When a student borrows a subsidized loan, the federal government pays the interest that adds up while the student is still in school. An end to the interest subsidy would mean that low income students would graduate with more debt.
Yesterday at the White House, Republican majority leader Representative Cantor called for an end to the interest subsidy. The Daily Beast reports that when Representative Cantor called for students to be responsible for the interest that accrues on their student loans while still in college, President Obama said, “I’m not going to do that. I’m not going to take money from old people and screw students.” (There is a Bill Clinton joke just waiting to be told here, but I’ll leave that to Letterman).
For now, needy students can qualify for limited amounts of subsidized student loans. Insider Higher Ed reports that students who borrow the maximum amount of subsidized loans, $23,000, and take six years to graduate would owe $5,000 more by graduation and $9,000 after a 20-year repayment period. Pauline Abernathy, vice president of the Institute for College Access and Success said about the proposed subsidy elimination, “It merely is shifting the debt from the federal government to the next generation of Americans.”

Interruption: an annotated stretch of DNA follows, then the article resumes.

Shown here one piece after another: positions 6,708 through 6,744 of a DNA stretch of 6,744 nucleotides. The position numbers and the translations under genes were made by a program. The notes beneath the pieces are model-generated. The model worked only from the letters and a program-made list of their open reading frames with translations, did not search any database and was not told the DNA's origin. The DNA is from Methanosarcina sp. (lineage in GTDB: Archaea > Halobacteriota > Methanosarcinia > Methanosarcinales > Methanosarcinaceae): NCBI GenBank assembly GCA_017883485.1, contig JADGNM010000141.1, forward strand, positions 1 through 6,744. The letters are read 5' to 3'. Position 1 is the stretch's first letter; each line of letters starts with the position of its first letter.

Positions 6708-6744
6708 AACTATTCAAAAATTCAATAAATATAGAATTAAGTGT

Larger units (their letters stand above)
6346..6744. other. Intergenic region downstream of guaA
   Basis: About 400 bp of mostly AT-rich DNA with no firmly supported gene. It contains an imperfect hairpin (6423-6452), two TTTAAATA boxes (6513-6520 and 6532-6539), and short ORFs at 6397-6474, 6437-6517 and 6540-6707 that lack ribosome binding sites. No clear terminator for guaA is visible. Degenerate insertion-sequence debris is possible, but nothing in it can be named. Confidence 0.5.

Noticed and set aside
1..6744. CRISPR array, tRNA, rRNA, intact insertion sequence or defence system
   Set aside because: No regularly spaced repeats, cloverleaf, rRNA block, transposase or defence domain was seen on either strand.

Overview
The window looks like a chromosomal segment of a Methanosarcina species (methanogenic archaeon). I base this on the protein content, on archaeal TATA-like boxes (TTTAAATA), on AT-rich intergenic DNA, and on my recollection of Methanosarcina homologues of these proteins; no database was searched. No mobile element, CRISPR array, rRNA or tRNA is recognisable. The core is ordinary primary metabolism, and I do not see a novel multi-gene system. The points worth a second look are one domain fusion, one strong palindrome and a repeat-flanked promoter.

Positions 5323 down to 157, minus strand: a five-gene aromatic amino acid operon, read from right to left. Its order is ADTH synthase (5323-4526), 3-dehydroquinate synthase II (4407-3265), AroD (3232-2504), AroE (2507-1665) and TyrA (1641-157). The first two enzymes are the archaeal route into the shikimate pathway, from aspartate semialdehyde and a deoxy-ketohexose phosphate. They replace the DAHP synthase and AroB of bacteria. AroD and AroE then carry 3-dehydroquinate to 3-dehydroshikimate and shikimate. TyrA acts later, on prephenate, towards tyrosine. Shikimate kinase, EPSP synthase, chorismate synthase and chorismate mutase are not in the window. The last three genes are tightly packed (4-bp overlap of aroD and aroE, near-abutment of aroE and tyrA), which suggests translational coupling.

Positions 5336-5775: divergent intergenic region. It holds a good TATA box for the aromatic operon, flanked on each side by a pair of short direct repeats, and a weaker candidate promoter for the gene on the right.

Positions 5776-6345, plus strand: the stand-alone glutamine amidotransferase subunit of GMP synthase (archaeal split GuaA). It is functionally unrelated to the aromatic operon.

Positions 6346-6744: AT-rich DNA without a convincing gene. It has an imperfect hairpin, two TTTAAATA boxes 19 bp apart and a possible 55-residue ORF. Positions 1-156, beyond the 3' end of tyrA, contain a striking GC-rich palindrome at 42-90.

Republicans proposed requiring students to pay interest accruing on their loans before they graduate as far back as 1994, as part of their "Contract
On With America." A 2010 report by the deficit-reduction commission appointed by President Obama also endorsed eliminating the interest subsidy, saying the elimination would save the government $43-billion over 10 years. President Obama has expressed support for a more limited reduction in subsidized loans, targeting only graduate and professional student subsidized loans. The President has proposed using the savings to fund Pell Grants for the neediest students. Cantor’s proposal recommends using the savings from an interest subsidy elimination to pay down the deficit.